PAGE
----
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Unread postby macastrian » 25 Jul 2007, 14:17

"I am sure you would agree that learning another language is not only about business, but also the fun on experiencing another culture and group of people."

Yes, I agree that it's not just about business etc., as long as those in business don't take it for granted that one particular language should hold a natural dominance just because it is more widespread or internationally used. English is convenient only for this reason, I feel.
I've been trying to learn Spanish for years. It's good to learn about and experience other cultures via learning their language. It can be fun, too.
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Unread postby Peter Easton » 26 Jul 2007, 04:15

Sounds like Slava has the IQ of a three year old.

By teaching "International English" does that mean speaking English like a Slava, i.e. English littered with grammatical mistakes and non-standard accents?

If yes, then I don't think it should be taught at all.
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International English

Unread postby Alex Case » 17 Aug 2007, 03:36

In a way, no one does speak International English. If it was simply a case of analysing how fluent non-native speakers speak to each other, making up a database of this language and teaching that instead of a syllabus based on databases of native speaker speech this would have already been done and we wouldn't need to talk about it anymore(In fact, it is a good start and something similar has been tried with the Natural English textbooks-OUP I think).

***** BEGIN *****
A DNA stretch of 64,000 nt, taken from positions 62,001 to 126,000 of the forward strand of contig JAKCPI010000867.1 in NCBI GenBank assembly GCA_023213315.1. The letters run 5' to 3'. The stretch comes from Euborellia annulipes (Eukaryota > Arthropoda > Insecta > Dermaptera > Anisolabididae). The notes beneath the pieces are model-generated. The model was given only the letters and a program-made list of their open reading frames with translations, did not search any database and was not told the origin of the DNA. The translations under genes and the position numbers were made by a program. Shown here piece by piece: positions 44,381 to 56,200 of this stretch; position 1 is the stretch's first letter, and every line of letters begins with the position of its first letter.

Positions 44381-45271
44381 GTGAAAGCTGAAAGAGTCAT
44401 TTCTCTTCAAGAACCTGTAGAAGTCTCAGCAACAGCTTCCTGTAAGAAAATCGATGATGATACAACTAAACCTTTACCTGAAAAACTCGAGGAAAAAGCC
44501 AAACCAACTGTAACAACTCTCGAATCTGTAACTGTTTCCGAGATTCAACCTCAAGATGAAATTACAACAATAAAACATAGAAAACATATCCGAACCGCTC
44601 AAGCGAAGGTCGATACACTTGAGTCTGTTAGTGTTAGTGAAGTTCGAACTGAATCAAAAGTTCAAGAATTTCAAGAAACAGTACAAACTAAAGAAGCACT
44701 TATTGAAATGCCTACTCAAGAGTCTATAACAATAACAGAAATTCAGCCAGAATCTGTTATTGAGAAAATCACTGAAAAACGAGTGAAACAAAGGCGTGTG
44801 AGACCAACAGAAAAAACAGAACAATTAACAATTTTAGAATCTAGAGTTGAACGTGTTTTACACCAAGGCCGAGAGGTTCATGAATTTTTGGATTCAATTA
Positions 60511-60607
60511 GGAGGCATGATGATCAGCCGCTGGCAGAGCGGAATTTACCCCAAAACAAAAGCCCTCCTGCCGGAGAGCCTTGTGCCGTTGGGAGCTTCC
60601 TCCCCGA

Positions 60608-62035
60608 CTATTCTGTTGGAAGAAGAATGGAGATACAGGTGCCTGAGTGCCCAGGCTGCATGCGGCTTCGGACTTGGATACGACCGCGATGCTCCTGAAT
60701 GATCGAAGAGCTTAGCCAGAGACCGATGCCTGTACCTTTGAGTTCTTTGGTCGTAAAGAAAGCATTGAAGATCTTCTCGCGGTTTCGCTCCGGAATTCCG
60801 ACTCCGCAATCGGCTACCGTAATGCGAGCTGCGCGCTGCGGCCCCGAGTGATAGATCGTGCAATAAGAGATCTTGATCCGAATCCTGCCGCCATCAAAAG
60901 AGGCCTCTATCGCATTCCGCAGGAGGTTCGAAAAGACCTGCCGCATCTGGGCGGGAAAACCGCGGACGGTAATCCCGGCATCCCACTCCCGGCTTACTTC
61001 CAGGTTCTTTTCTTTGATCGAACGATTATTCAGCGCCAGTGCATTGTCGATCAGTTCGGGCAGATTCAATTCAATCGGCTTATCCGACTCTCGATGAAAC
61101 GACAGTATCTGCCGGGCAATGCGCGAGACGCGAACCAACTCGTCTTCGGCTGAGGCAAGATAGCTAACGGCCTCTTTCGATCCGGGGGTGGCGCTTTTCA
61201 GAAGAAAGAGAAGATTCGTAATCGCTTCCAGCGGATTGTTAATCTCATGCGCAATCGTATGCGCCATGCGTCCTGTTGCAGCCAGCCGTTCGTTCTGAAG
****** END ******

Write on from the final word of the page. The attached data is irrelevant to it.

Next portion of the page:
The problem is that those fluent non-native speakers will still make different mistakes, over-use or avoid different language, have different accents etc. and find each other more or less difficult to understand depending on those things. The secret is not just to play students recordings with a range of non-native accents and ways of speaking but to analyse what it is that makes those people communicate or not and design the whole syllabus around that. Non-native speaker teachers have a slight headstart on this, but it is not something you can do just through instinct- it takes knowledge and training. If you look at the amount of debate on just how much pronunciation teaching should or shouldn't be changed and how due to taking account of EIL, you get some idea of how complicated this is.

I still think there is room for the native speaker model, though, as one of the things that motivates people is having a connection to the culture and that is much easier if you choose one particular country or even region as your interest rather than just "all literature in English" or "communicating with the whole world". This is more obvious at higher levels, but in fact wanting to find out everything about Lady Di etc. can motivate even beginners from day one.